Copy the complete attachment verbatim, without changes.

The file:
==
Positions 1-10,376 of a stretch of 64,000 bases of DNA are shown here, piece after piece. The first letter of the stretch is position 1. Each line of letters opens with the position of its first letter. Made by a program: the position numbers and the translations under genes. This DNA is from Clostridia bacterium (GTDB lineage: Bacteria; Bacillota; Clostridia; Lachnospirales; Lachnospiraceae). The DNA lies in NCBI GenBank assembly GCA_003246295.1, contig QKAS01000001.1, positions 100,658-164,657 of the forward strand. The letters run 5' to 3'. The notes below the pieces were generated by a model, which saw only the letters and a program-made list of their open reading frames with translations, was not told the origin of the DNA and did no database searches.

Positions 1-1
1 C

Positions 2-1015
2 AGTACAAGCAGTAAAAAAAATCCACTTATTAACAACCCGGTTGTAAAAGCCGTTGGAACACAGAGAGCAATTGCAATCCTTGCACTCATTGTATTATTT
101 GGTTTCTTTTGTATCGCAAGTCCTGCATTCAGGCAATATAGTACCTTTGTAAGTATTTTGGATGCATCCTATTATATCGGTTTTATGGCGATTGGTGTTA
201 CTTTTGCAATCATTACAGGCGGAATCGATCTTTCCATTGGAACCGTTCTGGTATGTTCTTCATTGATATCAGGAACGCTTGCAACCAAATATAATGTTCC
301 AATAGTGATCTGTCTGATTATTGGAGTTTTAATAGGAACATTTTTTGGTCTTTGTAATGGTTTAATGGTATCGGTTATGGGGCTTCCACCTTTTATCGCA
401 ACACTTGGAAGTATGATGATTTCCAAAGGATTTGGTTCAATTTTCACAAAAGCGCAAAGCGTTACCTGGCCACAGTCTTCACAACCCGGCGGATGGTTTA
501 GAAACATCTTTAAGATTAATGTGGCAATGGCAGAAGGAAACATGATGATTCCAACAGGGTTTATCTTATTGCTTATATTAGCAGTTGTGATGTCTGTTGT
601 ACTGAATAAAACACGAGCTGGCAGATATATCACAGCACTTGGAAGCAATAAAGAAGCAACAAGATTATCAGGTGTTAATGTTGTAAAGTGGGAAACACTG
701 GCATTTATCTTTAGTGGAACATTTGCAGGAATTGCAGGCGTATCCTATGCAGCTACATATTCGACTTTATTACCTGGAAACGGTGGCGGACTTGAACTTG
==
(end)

Positions 1-10,376 of a stretch of 64,000 bases of DNA are shown here, piece after piece. The first letter of the stretch is position 1. Each line of letters opens with the position of its first letter. Made by a program: the position numbers and the translations under genes. This DNA is from Clostridia bacterium (GTDB lineage: Bacteria; Bacillota; Clostridia; Lachnospirales; Lachnospiraceae). The DNA lies in NCBI GenBank assembly GCA_003246295.1, contig QKAS01000001.1, positions 100,658-164,657 of the forward strand. The letters run 5' to 3'. The notes below the pieces were generated by a model, which saw only the letters and a program-made list of their open reading frames with translations, was not told the origin of the DNA and did no database searches.

Positions 1-1
1 C

Positions 2-1015
2 AGTACAAGCAGTAAAAAAAATCCACTTATTAACAACCCGGTTGTAAAAGCCGTTGGAACACAGAGAGCAATTGCAATCCTTGCACTCATTGTATTATTT
101 GGTTTCTTTTGTATCGCAAGTCCTGCATTCAGGCAATATAGTACCTTTGTAAGTATTTTGGATGCATCCTATTATATCGGTTTTATGGCGATTGGTGTTA
201 CTTTTGCAATCATTACAGGCGGAATCGATCTTTCCATTGGAACCGTTCTGGTATGTTCTTCATTGATATCAGGAACGCTTGCAACCAAATATAATGTTCC
301 AATAGTGATCTGTCTGATTATTGGAGTTTTAATAGGAACATTTTTTGGTCTTTGTAATGGTTTAATGGTATCGGTTATGGGGCTTCCACCTTTTATCGCA
401 ACACTTGGAAGTATGATGATTTCCAAAGGATTTGGTTCAATTTTCACAAAAGCGCAAAGCGTTACCTGGCCACAGTCTTCACAACCCGGCGGATGGTTTA
501 GAAACATCTTTAAGATTAATGTGGCAATGGCAGAAGGAAACATGATGATTCCAACAGGGTTTATCTTATTGCTTATATTAGCAGTTGTGATGTCTGTTGT
601 ACTGAATAAAACACGAGCTGGCAGATATATCACAGCACTTGGAAGCAATAAAGAAGCAACAAGATTATCAGGTGTTAATGTTGTAAAGTGGGAAACACTG
701 GCATTTATCTTTAGTGGAACATTTGCAGGAATTGCAGGCGTATCCTATGCAGCTACATATTCGACTTTATTACCTGGAAACGGTGGCGGACTTGAACTTG